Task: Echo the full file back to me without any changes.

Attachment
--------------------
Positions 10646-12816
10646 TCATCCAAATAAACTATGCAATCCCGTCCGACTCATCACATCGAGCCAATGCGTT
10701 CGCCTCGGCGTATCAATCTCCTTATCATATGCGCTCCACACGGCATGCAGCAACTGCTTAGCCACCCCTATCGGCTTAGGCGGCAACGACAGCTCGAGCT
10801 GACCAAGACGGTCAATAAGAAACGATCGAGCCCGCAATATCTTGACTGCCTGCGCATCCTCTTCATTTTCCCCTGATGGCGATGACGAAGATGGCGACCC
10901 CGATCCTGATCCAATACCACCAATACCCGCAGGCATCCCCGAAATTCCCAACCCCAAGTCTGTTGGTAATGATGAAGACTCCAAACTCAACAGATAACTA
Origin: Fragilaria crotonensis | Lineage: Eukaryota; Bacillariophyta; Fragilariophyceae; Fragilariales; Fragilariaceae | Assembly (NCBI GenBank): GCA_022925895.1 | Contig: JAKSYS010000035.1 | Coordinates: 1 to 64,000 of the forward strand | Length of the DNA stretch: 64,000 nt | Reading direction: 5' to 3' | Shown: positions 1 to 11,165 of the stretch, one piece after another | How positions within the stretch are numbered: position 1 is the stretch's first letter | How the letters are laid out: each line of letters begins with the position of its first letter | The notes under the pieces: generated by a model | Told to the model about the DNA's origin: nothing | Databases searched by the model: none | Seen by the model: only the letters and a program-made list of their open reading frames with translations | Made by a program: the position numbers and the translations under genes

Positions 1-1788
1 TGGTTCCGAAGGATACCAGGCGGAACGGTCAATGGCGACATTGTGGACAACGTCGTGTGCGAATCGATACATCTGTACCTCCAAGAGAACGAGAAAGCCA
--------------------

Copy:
Positions 10646-12816
10646 TCATCCAAATAAACTATGCAATCCCGTCCGACTCATCACATCGAGCCAATGCGTT
10701 CGCCTCGGCGTATCAATCTCCTTATCATATGCGCTCCACACGGCATGCAGCAACTGCTTAGCCACCCCTATCGGCTTAGGCGGCAACGACAGCTCGAGCT
10801 GACCAAGACGGTCAATAAGAAACGATCGAGCCCGCAATATCTTGACTGCCTGCGCATCCTCTTCATTTTCCCCTGATGGCGATGACGAAGATGGCGACCC
10901 CGATCCTGATCCAATACCACCAATACCCGCAGGCATCCCCGAAATTCCCAACCCCAAGTCTGTTGGTAATGATGAAGACTCCAAACTCAACAGATAACTA
Origin: Fragilaria crotonensis | Lineage: Eukaryota; Bacillariophyta; Fragilariophyceae; Fragilariales; Fragilariaceae | Assembly (NCBI GenBank): GCA_022925895.1 | Contig: JAKSYS010000035.1 | Coordinates: 1 to 64,000 of the forward strand | Length of the DNA stretch: 64,000 nt | Reading direction: 5' to 3' | Shown: positions 1 to 11,165 of the stretch, one piece after another | How positions within the stretch are numbered: position 1 is the stretch's first letter | How the letters are laid out: each line of letters begins with the position of its first letter | The notes under the pieces: generated by a model | Told to the model about the DNA's origin: nothing | Databases searched by the model: none | Seen by the model: only the letters and a program-made list of their open reading frames with translations | Made by a program: the position numbers and the translations under genes

Positions 1-1788
1 TGGTTCCGAAGGATACCAGGCGGAACGGTCAATGGCGACATTGTGGACAACGTCGTGTGCGAATCGATACATCTGTACCTCCAAGAGAACGAGAAAGCCA